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Witness: Plane that crashed in US jerked wildly

 Officials investigate the scene of fatal plane crash outside the Butte Airport in Butte, Mont., on Sunday, March 22, 2009.  A small plane, possibly c...
 NTSB investigators, local police and members of the sheriff department investigate the scene of fatal plane crash outside the Butte Airport in Butte,...

Plane Crash Montana

Officials investigate the scene of fatal plane crash outside the Butte Airport in Butte, Mont., on Sunday, March 22, 2009. A small plane, possibly c...

APTOPIX Plane Crash Montana

NTSB investigators, local police and members of the sheriff department investigate the scene of fatal plane crash outside the Butte Airport in Butte,...

A single engine turboprop airplane that crashed just short of an airport jerked to the left before nose-diving into a cemetery, a witness said Monday. All 14 people on board, half of them children, were killed.
Kenny Gulick, 14, told CBS television that he thought he was watching a stunt plane because the pilot was making so many turns before the plane crashed Sunday.
"He jerked the plane to the left too quickly and lost control of it, but that's just my guess," said Gulick. "And all of a sudden it went into a nosedive. I noticed the pilot trying to pull up but he was extremely low to the ground and he didn't pull up in time."
The death toll was confirmed by Karen Byrd, a Federal Aviation Administration operations officer in Renton, Washington. Earlier, the count had been put as high as 17. Byrd said seven adults and seven children died in the crash.
The single engine turboprop crashed and burned at Holy Cross Cemetery, 500 feet (150 meters) short of Bert Mooney Airport in Butte, said FAA spokesman Mike Fergus.
The plane, a Pilatus PC-12, was believed to be taking its occupants on a ski trip to Montana. "We think that it was probably a ski trip for the kids," Fergus said.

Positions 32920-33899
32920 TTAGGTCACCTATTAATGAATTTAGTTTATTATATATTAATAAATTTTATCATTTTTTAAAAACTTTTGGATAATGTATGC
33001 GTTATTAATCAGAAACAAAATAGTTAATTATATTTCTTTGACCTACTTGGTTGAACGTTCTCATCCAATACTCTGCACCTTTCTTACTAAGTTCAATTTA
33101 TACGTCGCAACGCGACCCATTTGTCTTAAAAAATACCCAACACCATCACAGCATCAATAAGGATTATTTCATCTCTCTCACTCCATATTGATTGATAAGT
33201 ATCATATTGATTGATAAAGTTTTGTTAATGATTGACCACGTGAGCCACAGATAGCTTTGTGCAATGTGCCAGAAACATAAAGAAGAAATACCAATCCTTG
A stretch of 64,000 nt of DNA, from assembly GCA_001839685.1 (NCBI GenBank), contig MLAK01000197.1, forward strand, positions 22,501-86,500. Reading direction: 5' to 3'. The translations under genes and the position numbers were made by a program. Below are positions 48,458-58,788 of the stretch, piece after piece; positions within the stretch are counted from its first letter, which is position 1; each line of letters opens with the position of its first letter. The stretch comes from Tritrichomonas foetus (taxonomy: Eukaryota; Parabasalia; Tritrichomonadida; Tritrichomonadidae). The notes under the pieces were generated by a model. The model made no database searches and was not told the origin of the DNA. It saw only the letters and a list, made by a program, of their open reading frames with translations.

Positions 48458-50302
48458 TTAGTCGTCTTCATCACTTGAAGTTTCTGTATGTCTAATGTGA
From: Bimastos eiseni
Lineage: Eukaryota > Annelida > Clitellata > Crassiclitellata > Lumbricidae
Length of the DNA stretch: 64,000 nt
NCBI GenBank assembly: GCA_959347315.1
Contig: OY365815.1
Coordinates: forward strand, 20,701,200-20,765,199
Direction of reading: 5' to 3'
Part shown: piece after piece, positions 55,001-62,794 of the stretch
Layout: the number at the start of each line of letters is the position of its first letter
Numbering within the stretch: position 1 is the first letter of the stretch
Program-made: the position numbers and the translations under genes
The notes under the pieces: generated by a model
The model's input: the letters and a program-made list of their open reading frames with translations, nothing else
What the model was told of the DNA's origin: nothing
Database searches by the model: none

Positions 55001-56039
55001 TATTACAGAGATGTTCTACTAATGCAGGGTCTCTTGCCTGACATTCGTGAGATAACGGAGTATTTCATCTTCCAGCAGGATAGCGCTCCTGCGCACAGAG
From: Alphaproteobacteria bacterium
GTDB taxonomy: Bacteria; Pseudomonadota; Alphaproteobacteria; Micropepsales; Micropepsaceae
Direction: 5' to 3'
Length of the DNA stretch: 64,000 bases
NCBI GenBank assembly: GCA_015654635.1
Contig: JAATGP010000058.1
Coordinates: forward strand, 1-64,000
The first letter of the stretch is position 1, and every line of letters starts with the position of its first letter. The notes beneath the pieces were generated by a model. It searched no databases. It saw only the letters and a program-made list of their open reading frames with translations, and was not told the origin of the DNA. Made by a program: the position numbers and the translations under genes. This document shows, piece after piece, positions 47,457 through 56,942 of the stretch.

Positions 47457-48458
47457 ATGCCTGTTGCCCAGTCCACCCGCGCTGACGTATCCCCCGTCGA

The Pilatus PC-12's capacity is 12 adults. It was not known whether the extra people aboard was a factor in the crash, since seven of the victims were children.
An investigator with the National Transportation Safety Board, Kristi Dunks, offered few details at a press conference in Butte Sunday night. No cause of the crash was given.
Dunks would not say if there had been a distress call from the pilot. It was partly cloudy, the visibility was 10 miles (16 kilometers) and winds were blowing from the northwest around 10 mph (16 kph) at the time of the crash, according to hourly temperature information from the National Weather Service.
A California newspaper, the Napa Valley Register, reported on its Web site late Sunday that a family of five from St. Helena, California, including three preschoolers, was among the victims.
The aircraft had departed from Oroville, California, and the pilot had filed a flight plan showing a destination of Bozeman, about 85 miles (135 kilometers) southeast of Butte. But the pilot canceled his flight plan at some point and headed for Butte, Fergus said.
Butte Silver-Bow Sheriff John Walsh said there were a few people at the cemetery at the time of the crash, but no one on the ground was injured.
The plane was registered to Eagle Cap Leasing Inc. in Enterprise, Oregon, Fergus said. He didn't know who was operating the plane.
I. Felkamp is listed in Oregon corporate records as Eagle Cap's president. Attempts to reach him by phone were unsuccessful.
In Switzerland, Markus Kaelin, executive assistant to the chairman of Pilatus Aircraft, said the company had no comment.
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Associated Press writers Tom Verdin in Oroville, California; Mike Blood in Los Angeles; and Elliot Spagat in San Diego contributed to this report.


Updated : 2021-10-21 19:53 GMT+08:00